Transport from Paradise (1962) is a vivid look at life in a Czech Ghetto, and an account of the life of Arnost Lustig who spent time at Terezinstadt camp-ghetto before being sent to Auschwitz. Pairing the atrocious treatment of the Jews with scenes from Nazi propaganda films, we see how the world was deceived as to the extent of the Jews’ suffering, in the documentaries released by the Hitler regime to show, to a Red Cross delegation, falsified images of ‘happy camp life’. The film also celebrates the culture that was allowed to blossom in Terezinstadt – a camp-ghetto where music, dance and drama was produced – and the empowerment this gave to its Jewish Population.
The film’s narrative does not begin with a depressing image of Ghetto life, which might be expected given the subject-matter. Instead we are introduced to the film crew shooting the material designed to mislead the Red Cross, as Jews announce to a movie camera how happy they are. However, behind this façade (which includes a surprisingly uplifting Jazzy soundtrack) an atmosphere of fear and panic prevails, with shots of towering suitcases, anti-Nazi propaganda hidden in plain sight and people constantly questioning each other about whether transportation is planned. In this opening sequence the film seeks to fool its audience just as the Nazis sought to fool the Red Cross.
A credit to this film is its ability to show a wide variety of believable and challenging characters. The evil of the Nazi Officers is frustrating and heart-breaking without ever tipping into melodrama. Brynych shows that the Nazi inability to see the Jews as equally human is the main root of their evil: as they count down the list of those destined for the gas chambers they do not bat an eyelid, but react as if merely counting off sheep for the slaughter. Some officials hold real contempt for the Jews: some appear merely indifferent and others appear just to enjoy humiliating them. However, there are also characters who seem to have a conscience: a young soldier named Warner shows mercy to many of the Jews and allows them to escape torture. However, the indifference of the soldiers is a haunting and recurrent theme. The words of a leading Ghetto official that “we’re all crazy here” seem the only possible explanation.
More than anything, Brynych seems to focus on what people will do in extreme situations: the Nazis are not automatically evil, the Jews not automatically victims. Cultural activities, such as the music played by young men, seem metaphors for hope, embodied more obviously by a young couple who, despite the overpowering atmosphere of terror, make plans for the future as if they, at least, nurse the belief that one day they might again be free.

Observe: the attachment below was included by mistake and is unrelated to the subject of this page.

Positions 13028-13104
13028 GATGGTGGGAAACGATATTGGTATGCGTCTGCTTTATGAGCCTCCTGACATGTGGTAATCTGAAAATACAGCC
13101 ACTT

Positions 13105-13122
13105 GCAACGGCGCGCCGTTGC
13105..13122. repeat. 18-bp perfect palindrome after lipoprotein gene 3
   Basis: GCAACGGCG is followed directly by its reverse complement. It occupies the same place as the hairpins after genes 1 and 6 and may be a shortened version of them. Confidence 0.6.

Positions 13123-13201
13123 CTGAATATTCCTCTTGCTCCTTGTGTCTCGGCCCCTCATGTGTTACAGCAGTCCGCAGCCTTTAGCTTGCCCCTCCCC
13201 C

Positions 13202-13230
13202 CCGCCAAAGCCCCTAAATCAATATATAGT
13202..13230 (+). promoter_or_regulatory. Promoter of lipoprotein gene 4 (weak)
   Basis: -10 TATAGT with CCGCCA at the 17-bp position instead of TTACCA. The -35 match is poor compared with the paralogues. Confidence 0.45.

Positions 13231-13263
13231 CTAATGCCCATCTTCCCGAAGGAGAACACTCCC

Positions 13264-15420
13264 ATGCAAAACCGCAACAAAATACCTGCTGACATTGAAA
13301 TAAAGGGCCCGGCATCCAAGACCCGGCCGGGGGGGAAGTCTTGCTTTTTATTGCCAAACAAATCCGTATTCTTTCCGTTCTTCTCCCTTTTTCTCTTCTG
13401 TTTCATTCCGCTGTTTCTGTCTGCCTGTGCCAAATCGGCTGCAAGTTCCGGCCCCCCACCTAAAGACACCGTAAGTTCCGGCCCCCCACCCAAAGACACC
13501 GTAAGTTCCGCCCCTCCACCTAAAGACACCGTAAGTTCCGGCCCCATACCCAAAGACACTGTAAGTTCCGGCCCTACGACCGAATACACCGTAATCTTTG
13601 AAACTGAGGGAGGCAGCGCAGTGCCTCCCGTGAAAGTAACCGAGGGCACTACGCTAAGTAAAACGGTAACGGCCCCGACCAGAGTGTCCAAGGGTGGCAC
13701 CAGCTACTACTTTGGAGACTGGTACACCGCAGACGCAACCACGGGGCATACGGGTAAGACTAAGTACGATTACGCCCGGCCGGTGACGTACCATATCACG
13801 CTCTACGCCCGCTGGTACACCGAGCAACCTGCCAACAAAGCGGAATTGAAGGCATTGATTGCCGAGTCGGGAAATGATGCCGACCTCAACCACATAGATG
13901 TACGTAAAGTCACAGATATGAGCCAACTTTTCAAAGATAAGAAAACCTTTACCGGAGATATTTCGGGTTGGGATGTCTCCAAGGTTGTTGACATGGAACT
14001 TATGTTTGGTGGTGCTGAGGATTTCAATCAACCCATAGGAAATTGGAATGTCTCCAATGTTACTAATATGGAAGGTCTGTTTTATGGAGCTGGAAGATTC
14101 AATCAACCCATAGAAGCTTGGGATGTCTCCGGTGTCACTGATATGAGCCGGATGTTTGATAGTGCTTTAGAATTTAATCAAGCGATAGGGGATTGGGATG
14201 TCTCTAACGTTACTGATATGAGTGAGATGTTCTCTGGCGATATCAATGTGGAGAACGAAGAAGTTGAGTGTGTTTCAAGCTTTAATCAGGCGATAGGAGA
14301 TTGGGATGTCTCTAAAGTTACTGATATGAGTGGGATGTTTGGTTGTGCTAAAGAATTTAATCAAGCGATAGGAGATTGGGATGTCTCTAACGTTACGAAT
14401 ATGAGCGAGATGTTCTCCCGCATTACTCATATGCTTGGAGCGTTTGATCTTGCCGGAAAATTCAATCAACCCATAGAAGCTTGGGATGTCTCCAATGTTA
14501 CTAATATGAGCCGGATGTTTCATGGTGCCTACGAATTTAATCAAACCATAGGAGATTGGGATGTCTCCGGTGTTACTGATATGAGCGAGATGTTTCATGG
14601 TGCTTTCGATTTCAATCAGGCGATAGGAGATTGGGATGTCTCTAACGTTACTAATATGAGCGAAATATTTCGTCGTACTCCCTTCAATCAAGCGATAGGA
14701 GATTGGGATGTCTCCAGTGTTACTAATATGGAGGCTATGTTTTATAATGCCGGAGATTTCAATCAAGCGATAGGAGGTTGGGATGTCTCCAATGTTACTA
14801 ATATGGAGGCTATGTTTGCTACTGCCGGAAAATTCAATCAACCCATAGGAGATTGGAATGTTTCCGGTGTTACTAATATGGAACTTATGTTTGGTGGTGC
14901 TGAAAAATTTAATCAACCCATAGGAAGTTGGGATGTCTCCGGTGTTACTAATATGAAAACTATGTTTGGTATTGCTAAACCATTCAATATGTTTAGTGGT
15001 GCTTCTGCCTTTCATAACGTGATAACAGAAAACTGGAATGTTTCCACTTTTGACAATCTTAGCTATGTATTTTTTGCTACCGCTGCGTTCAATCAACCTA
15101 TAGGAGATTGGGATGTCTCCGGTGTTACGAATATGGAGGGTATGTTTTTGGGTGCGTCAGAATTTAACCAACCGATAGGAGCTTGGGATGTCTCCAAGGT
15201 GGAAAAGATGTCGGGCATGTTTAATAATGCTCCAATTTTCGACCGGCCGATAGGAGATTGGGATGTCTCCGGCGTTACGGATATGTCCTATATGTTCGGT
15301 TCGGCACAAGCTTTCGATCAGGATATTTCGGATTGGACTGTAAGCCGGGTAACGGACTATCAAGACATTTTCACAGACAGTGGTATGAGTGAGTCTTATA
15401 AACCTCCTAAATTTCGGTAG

However, Brynych doesn’t sugar over the real tragedy that Transport from Paradise represents. The train headed for Auschwitz carries a reminder of the destruction that has already been achieved by the Nazis. In a final act of humiliation Brynych shows a line of Jews state what profession they did “before”, and as we hear a list of important and high-ranking positions, there is no escaping the extent of what the Nazis destroyed. Towards the ending of this film – so much about Jews being led to death like lambs to the slaughter – the words ‘never again like sheep’ resonate, and the urgency and drama attached to the line make it seem a political statement.
Transportation from Paradise has as much relevance as when first released in 1962. One of the greatest questions we face when looking at the Holocaust is understanding how it was allowed to happen, along with the lingering fear that it could happen again. This beautifully rendered film permits a new audience to bear witness to one of the world’s most prolific genocides. This story of the Terezin Ghetto holds a familiar yet uniquely chilling message about tyranny: one that should always be remembered.
Transport from Paradise (Brynych, 1962) is available from Second Run DVD at £12.99.